Tuesday, October 18, 2011

To the Lighthouse, Woolf

To the Lighthouse
Virginia Woolf

“No, the other was the Lighthouse. For nothing was simply one thing. The other Lighthouse was true too.”

            The essence of the book is that everything one thinks, feels, and sees is real, at least for that moment. One wants to sum the book up with some definite truths – either there is connection among people, or there is not connection among people and we all, as Mr. Ramsay says, “perish, each alone.” Come on, Woolf, make up your mind already! a reviewer might be inclined to shout. But the flashing in and out is, of course, the point. Can people connect, the book asks? Yes. When, how? Seldom, it answers; the how changes all the time.
            The book has three parts: The Window, Time Passes, and The Lighthouse. The first sets the scene of the Ramsay family at what might be considered the height, or heyday of their communal happiness. Mr. and Mrs. Ramsay are staying at their house at the seaside along with their eight children and several family friends. Though the story comes to us primarily through the consciousness of Mrs. Ramsay, the thoughts of a few of the children and several of the guests are also conveyed. The overall impression is of a cozy life of pleasure, marred by only fleeting disturbances of emotion.  
In the Time Passes section we are told, in small, bracketed paragraphs, that Mrs. Ramsay and two of her children have passed away in separate incidents. The beautiful and melancholic descriptions of nature, light and shadows here reminded me a little of Housekeeping by Marilyn Robinson, which I have reviewed on this blog before.
Finally, in The Lighthouse, a few of the family members – Mr. Ramsay and two of his children – and two of the guests return to the seaside house. This section is primarily told through the still (happily) unmarried painter, Lily Briscoe.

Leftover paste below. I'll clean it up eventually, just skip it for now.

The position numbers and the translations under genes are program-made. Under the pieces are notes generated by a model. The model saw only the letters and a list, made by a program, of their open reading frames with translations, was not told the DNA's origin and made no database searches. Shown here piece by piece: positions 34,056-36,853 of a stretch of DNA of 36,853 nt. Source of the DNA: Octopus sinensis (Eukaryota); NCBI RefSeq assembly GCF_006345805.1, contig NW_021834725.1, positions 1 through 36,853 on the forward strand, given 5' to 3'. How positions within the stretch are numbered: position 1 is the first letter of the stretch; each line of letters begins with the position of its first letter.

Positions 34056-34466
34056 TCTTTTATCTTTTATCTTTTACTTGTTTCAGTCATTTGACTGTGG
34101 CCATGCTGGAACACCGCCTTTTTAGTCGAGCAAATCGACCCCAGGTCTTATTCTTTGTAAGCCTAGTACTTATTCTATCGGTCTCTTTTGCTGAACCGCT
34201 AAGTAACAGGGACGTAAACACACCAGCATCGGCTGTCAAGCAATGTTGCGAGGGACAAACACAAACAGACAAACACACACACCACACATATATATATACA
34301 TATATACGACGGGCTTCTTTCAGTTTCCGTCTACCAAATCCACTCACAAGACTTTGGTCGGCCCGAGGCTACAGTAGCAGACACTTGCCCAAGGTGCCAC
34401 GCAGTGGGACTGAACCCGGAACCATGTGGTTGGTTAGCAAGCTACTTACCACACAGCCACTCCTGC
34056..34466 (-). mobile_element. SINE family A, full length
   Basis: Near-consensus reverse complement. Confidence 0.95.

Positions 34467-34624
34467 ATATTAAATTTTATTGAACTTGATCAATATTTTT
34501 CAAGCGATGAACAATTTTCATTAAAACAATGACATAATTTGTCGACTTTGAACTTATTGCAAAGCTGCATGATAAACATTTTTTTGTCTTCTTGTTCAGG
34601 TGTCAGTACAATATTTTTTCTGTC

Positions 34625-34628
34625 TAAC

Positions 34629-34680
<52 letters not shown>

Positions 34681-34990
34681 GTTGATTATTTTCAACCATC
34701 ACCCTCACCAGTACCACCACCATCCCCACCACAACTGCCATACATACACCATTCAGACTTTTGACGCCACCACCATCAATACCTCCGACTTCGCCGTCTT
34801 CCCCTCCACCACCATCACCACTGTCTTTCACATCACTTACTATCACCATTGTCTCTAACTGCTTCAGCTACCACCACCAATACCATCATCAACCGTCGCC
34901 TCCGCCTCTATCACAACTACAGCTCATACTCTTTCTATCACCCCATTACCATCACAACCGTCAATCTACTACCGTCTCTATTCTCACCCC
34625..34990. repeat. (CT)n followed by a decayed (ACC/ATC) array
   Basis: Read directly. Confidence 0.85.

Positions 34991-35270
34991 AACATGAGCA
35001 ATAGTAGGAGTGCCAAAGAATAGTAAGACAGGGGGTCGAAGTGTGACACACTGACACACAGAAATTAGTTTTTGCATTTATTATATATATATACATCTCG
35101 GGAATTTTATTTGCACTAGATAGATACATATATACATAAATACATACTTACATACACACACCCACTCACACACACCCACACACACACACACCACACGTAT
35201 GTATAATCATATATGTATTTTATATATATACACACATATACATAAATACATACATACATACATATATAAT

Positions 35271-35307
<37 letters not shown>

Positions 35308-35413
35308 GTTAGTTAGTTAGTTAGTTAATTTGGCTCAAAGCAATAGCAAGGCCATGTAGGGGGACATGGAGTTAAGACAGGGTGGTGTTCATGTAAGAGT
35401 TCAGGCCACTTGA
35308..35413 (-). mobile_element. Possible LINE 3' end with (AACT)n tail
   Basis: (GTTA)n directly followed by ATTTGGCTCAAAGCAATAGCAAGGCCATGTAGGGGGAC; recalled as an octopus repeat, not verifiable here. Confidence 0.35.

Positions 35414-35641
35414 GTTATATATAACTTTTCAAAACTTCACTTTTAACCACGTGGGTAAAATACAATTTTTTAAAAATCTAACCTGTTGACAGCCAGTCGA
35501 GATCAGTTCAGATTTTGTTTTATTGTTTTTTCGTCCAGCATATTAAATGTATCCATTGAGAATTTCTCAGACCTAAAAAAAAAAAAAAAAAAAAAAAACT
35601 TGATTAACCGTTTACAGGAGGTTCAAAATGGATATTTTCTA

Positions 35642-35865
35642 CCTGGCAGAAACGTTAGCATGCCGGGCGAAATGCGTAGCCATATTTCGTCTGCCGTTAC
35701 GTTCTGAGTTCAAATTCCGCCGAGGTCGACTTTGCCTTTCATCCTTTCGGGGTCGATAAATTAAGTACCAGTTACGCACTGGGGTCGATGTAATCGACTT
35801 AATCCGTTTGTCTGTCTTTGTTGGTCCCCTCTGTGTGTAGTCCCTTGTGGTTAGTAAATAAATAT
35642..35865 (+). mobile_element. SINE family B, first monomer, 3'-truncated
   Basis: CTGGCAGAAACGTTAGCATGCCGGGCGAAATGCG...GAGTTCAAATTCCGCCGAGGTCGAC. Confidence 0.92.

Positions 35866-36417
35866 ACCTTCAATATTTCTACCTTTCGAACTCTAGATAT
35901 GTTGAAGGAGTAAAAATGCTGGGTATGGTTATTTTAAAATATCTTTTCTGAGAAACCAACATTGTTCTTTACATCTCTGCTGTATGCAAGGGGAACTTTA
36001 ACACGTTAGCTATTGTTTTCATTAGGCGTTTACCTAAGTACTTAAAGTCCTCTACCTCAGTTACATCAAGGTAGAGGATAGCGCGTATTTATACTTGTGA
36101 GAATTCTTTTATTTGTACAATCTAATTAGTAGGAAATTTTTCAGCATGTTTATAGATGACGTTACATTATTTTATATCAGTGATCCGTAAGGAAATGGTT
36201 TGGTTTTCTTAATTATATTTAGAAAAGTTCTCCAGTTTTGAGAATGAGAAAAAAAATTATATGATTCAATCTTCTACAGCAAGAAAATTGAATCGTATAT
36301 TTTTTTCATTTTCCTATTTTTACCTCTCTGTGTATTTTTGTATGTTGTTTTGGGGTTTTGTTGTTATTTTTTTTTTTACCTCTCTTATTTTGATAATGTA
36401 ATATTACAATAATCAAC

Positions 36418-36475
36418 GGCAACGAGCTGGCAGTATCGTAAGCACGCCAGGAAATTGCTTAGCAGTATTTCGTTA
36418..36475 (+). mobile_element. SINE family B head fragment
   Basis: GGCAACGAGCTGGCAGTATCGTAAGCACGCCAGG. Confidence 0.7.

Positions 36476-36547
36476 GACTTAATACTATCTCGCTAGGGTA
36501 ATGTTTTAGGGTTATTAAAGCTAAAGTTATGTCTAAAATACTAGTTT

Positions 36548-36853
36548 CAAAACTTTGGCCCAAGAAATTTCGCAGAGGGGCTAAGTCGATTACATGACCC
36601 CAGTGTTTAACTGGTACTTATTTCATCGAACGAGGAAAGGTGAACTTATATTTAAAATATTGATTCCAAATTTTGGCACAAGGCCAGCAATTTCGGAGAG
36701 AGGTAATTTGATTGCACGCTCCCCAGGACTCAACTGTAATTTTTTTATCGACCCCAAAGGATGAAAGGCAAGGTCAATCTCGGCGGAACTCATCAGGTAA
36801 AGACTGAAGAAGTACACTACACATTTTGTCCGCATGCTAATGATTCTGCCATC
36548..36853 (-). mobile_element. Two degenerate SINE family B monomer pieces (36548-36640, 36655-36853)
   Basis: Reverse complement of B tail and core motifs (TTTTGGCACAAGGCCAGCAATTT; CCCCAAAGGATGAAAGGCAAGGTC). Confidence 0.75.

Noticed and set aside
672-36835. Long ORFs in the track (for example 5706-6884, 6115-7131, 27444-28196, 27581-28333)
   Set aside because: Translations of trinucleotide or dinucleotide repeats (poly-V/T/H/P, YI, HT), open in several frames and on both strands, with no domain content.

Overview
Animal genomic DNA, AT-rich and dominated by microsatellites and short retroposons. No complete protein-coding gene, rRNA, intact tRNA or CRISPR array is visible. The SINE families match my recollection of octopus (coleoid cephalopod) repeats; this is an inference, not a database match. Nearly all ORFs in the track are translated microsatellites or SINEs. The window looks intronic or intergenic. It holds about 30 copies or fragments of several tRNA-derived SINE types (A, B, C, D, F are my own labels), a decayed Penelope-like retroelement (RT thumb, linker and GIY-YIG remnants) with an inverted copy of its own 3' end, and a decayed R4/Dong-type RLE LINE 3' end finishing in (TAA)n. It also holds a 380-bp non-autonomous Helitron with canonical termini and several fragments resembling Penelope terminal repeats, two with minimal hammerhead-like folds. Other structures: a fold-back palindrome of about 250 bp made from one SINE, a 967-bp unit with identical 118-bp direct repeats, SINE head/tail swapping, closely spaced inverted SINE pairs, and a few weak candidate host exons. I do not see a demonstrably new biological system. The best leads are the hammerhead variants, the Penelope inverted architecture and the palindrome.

“Was there no safety? No learning by heart the ways of the world? No guide, no shelter, but all was miracle, and leaping from the pinnacle of a tower into the air? Could it be, even for elderly people, that this was life? – startling, unexpected, unknown?” 
            These thoughts of Lily’s hint at one of the central themes of this book, and of all of Woolf’s fiction – Time. How do we, and how do others, change? Why does everything always change? Perhaps most importantly, what remains? All of the characters in To the Lighthouse ask themselves these questions in different ways. What they do not do, however, is ask each other. This brings us to the next most important theme in the book – Connection. Everyone here seeks connection with others, and all find moments of it. For no one, though, does this sense of connection to humanity last longer than a few brief, blissful moments. This remains true. The characters’ understanding and acceptance of that truth changes.
            All of the typical Woolf elements are here: waves, the seaside, rocks, light, shadows, parties, artist characters. And, as I said, so are her usual preoccupations – Time and Connection. It’s tempting to judge a writer, such as Woolf (or Robbins, or Auster, or Austen, or Huxley, etc etc) for getting stuck on a theme or a particular set of questions. We could dismiss these writers as “one trick ponies,” but I contend that in so doing we would miss out on each of their beautiful attempts to convey what haunts and inspires them.

            What do you think? If a writer always comes back to the same themes, do you get bored? Do you stop buying their next books? Or do you find that you love their voice, style and particular way of looking at the world so much that you don’t mind the repetition, instead enjoying journeying along with them on a new, slightly different foray into their obsessions?

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